Blue Shield Raises Premiums in California as Much as 54%

You’d think that the insurance industry, faced with the prospect of competition from a proposed national health plan, would do everything it could right now to keep its customers happy. So why did Blue Shield raise its rates this month – as much as 54% for one policyholder – Los Angeles Times columnist David Lazarus questioned. “Blue Shield Hits Health Insurance Policyholder With 54% Rate Hike.”

Blue Shield policyholder Ruta Miller, who pays for an individual policy, received a letter from her insurer alerting her that her “rates are changing due to rising costs across the healthcare industry. Major drivers include hospital upgrades, new technologies and expensive new drugs.”

“Blue Shield could have made these claims at any point over the last 50 years,” writes Lazarus. So why now?

Company spokesman Aron Ezra blamed hospitals and said, “We agree that insurance premiums are rising far too fast — and this is symptomatic of our broken healthcare system. Our system needs an overhaul.”

But if that’s the case, why is the industry working so hard to prevent an overhaul and keep the status quo?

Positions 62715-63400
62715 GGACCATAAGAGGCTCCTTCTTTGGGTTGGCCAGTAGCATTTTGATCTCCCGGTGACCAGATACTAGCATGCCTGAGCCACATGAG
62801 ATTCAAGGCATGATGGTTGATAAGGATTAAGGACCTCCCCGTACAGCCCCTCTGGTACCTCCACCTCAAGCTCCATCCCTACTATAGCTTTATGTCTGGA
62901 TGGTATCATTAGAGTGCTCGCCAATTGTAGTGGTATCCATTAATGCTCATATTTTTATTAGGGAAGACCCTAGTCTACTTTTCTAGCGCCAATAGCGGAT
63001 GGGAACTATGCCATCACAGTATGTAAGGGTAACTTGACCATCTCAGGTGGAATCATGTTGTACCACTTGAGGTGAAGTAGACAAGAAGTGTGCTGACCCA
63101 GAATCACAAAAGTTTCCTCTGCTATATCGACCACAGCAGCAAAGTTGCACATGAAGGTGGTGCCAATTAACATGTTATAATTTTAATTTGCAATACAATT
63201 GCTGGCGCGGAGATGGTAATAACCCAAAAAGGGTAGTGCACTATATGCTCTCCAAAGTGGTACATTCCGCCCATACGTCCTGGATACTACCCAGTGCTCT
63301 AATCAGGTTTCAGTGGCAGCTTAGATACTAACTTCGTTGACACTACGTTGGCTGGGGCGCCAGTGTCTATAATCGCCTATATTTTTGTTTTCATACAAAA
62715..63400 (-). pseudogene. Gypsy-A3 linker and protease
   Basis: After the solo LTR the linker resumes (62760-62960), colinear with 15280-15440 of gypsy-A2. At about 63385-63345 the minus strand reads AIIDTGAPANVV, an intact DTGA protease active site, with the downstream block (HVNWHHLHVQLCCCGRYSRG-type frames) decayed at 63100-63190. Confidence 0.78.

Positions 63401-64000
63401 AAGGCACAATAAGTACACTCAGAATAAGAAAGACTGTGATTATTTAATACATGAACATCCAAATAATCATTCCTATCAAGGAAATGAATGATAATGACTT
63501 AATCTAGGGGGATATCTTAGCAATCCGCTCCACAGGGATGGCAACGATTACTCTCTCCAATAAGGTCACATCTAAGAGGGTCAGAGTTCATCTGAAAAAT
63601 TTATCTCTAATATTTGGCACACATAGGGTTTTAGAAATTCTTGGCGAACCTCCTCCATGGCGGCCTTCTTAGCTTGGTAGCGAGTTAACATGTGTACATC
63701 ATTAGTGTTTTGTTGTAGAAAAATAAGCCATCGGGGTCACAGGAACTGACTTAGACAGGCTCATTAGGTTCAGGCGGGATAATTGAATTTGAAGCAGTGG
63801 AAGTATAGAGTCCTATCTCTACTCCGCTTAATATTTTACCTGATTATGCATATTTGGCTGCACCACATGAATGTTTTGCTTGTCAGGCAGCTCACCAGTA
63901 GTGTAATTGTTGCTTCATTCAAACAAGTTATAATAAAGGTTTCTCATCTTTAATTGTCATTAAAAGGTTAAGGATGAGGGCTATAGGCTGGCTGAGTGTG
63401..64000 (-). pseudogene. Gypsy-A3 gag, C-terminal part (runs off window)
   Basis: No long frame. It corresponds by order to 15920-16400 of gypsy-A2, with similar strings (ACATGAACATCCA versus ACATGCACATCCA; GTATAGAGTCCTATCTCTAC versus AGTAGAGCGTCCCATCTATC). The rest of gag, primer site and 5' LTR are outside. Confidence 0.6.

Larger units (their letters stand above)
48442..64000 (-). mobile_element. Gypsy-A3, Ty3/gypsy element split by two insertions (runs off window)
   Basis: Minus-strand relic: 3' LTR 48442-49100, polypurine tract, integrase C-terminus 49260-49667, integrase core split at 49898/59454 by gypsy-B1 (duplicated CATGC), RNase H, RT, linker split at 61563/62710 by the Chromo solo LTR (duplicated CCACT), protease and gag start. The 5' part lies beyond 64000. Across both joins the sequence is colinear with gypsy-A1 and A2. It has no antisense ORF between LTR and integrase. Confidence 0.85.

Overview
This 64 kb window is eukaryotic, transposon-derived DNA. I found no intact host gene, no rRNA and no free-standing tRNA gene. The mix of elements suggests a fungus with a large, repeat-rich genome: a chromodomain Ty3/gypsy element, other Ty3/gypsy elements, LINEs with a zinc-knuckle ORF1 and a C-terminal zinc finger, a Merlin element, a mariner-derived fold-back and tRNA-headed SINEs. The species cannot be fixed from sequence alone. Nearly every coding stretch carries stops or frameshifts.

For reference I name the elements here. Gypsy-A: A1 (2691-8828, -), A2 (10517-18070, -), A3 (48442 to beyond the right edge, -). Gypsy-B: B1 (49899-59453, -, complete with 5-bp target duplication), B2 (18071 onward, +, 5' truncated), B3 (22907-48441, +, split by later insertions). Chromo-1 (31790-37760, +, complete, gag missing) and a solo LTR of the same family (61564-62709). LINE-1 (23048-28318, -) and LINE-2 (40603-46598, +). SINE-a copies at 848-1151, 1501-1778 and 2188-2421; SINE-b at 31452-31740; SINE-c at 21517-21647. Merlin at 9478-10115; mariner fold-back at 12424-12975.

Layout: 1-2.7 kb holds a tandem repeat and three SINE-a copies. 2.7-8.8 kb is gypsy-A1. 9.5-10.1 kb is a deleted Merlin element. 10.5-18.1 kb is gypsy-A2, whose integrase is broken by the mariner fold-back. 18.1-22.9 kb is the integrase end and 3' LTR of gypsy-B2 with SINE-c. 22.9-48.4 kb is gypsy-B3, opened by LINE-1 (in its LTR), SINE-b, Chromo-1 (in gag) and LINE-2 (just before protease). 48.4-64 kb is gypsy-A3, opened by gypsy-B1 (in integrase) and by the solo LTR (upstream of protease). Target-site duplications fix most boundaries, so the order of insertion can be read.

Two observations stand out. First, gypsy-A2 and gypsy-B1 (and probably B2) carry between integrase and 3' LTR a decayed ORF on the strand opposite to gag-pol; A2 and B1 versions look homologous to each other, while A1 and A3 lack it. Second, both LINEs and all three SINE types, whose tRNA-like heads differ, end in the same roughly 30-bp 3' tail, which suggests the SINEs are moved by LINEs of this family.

Miller’s increase was higher than most policyholders experienced, said insurance brokers, who said the rate increases this year run from 8% to 28%. Miller’s increase was so high because she is on the high end (even though she is healthy), apparently because she turns 45 this year, an age at which Blue Shield arbitrarily decides to increase rates for all policyholders.

People with private policies get hit hardest by insurers, explains Lazarus, because they don’t have the bargaining power of large employers to keep rates down. That’s what a government-provided healthcare would solve by creating a pool for everyone without employer-provided insurance, spreading the risk and controlling costs. But it would also allow people like Miller – millions of people, in fact – to flee big insurance rate-increase abuse for a more affordable government option.

But that hasn’t seemed to deter Blue Shield. It also begs the question: Where is the California Department of Insurance when you need them?

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